Well, a little manic to tell you the truth. For a sludge album, it seems to have upped the speed a hell of a lot. Take "Eye to Eye to Eye" for instance, it's a powerful beast, one that smashes it out of the gate, but Conan are now moving at high speed compared to the lava trails of old. Also, you have "Volt Thrower", a great song, but it's the first in Conan's career that is under four minutes. That's a strange thing to behold in some ways, but you can't really release the same album all the time. My favourite song is "Eternal Silent Legend", mainly due to monster feedback at the beginning of the song. It washes over you with the speed of a slow river and it feels fantastic. Even here on their slowest number, it still feeds speedy.
To be honest, this album just gallops past you so quickly, you have to start it again just to make sure you've not missed anything. Which is different from the way I've listened to this band in the past. Normally, I go back to listen to them and absorb every note which is heavier than falling granite. Not because it went by in the blink of an eye, but times are a changing here.
Is this a problem? Not really if I'm honest, a surprise maybe, but not a problem. I can see why Conan have upped the speed here, they obviously felt the need to change their formula just a little. That is fine, a band needs to progress and needs to expand their sound. The great thing about the sound of Existential Void Guardian is that this change does not feel forced. It doesn't feel as if they've tried to shoehorn something unnatural to their mix. That means they were ready for their next step and more power too them.
In a year which has seen some fantastic sludge records, it's great to see that Conan's name is still in the mix. I think Existential Void Guardian will see them receive a lot more mainstream attention, well - the metal mainstream, which is a very good thing indeed. I like it a lot, maybe not as much as their other albums, but that doesn't make this a bad record. I can't wait to see them on tour this year, those shows are gonna be loud.
8 out of ten - Oh, now you have my attention and maybe my time, money and heart.
Top track - Eternal Silent Legend
You can purchase Existential Void Guardian on Amazon here.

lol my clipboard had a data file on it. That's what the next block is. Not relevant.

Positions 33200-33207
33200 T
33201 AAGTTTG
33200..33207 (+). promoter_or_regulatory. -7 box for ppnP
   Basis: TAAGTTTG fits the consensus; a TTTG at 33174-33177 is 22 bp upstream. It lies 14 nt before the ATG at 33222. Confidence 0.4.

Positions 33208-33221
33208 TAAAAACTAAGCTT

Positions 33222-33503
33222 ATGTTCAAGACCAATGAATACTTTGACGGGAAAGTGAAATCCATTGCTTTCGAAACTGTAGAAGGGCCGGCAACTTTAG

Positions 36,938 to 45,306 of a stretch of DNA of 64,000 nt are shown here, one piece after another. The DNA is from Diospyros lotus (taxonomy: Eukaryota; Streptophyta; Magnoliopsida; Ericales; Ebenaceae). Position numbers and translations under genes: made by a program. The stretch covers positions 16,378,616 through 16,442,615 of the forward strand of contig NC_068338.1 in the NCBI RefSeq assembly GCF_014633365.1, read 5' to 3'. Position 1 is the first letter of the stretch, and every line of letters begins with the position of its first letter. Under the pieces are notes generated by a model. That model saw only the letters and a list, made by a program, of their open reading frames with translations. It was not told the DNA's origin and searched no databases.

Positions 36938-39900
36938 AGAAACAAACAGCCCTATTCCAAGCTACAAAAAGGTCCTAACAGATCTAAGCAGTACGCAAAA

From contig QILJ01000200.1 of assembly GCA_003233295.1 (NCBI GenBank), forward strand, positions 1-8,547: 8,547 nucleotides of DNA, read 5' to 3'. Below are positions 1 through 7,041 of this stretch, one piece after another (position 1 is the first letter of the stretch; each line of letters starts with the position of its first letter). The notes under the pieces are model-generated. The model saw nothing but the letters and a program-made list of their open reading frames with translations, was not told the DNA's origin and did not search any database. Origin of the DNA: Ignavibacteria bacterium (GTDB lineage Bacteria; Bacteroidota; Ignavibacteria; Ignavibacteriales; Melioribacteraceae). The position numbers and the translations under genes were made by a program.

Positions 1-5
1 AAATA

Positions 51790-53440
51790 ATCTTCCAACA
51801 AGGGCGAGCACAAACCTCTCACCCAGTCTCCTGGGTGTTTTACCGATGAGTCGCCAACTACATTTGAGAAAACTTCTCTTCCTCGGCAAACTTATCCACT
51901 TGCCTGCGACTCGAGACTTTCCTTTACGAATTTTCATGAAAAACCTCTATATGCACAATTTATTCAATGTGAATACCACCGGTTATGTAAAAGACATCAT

You can purchase Existential Void Guardian on the Conan Bandcamp page here.
You can visit the Conan website here.
You can follow the activities of Conan on Facebook here.
You can stream Existential Void Guardian on Spotify here.
You can stream Existential Void Guardian on Deezer here.
You can stream Existential Void Guardian on Tidal here.
11 October 2018
When it comes to Brit-pop bands, one of the first names that will come to mind to most UK fans is Suede (aka The London Suede to our US readers). Their iconic status has been long assured with their first three albums. I could wax lyrical about what they've achieved, the mistakes along the way and their reunion. But this is not a retro piece about their career. This is a review of their latest album, The Blue Hour. Recorded with legendary producer Alan Moulder (marking their second departure from the services of Ed Buller), this album was first muted in 2017, so it's had a long and meticulous creation. Preceded by four singles, Suede have been building the anticipation of this album slowly and surely.
The Blue Hour has taken the style of Night Thoughts (their last album, our review linked here) and ran wild with it. Well, in a given sense of the phrase "ran wild". This is the new, mature and sombre Suede, and Suede weren't exactly the band you put on for happy times in the first place. On The Blue Hour though, Suede have taken those feelings regarding the dark points of the night, ramps up the emotive dialogue and adds a cinematic sheen to them. Just over fifty minutes long, composed of 14 songs, there is a mixture of hard-hitting indie that we've come to expect, spoken word performances, the beautiful sounds of the London based City of Prague Philharmonic Orchestra and the band themselves.
The album has many highlights, such as the glorious combination of "Tides" and "Don't Be Afraid If Nobody Loves You". Those two tracks alone are classic Suede, I mean it's Dog Man Star level compositions from Suede at that point. I get stuck on these two and the world fades away for a few moments. Other stand out moments include the guitar centred "Cold Hands", the sweeping cinematic "Wastelands" and the beautiful ending "Flytipping". Each of track attempts to showcase this incarnation of Suede perfectly. These songs play to their strengths and hide their weaknesses, which is a very good thing.
Now, I did mention weaknesses there. Which is something that The Blue Hour sadly contains. It's one of their biggest weaknesses overall, everything is just so epic here. Let me explain - I am a fan of Suede and I do like this album, I think it'll be one that people will discuss and dissect for a long time. But they've never really been too good at subtle, have they? I mean, even back in the early day on a deep cut like "The Living Dead" they had that dramatic flair. On The Blue Hour, they ramped it up to the nth degree, there is no escaping it and it can be claustrophobic at times. Because of this, I've found it difficult to love. I admire The Blue Hour a lot, it's a decent album and I applaud Suede for following their own style. But they've gone too far once again, they've not stopped when they could have held back a little. Maybe next time, tone it down slightly?
6.5 out of ten - Now, I see where you were going, but it's not quite there.
Top track - Don't Be Afraid If Nobody Loves You
You can purchase The Blue Hour on Amazon here.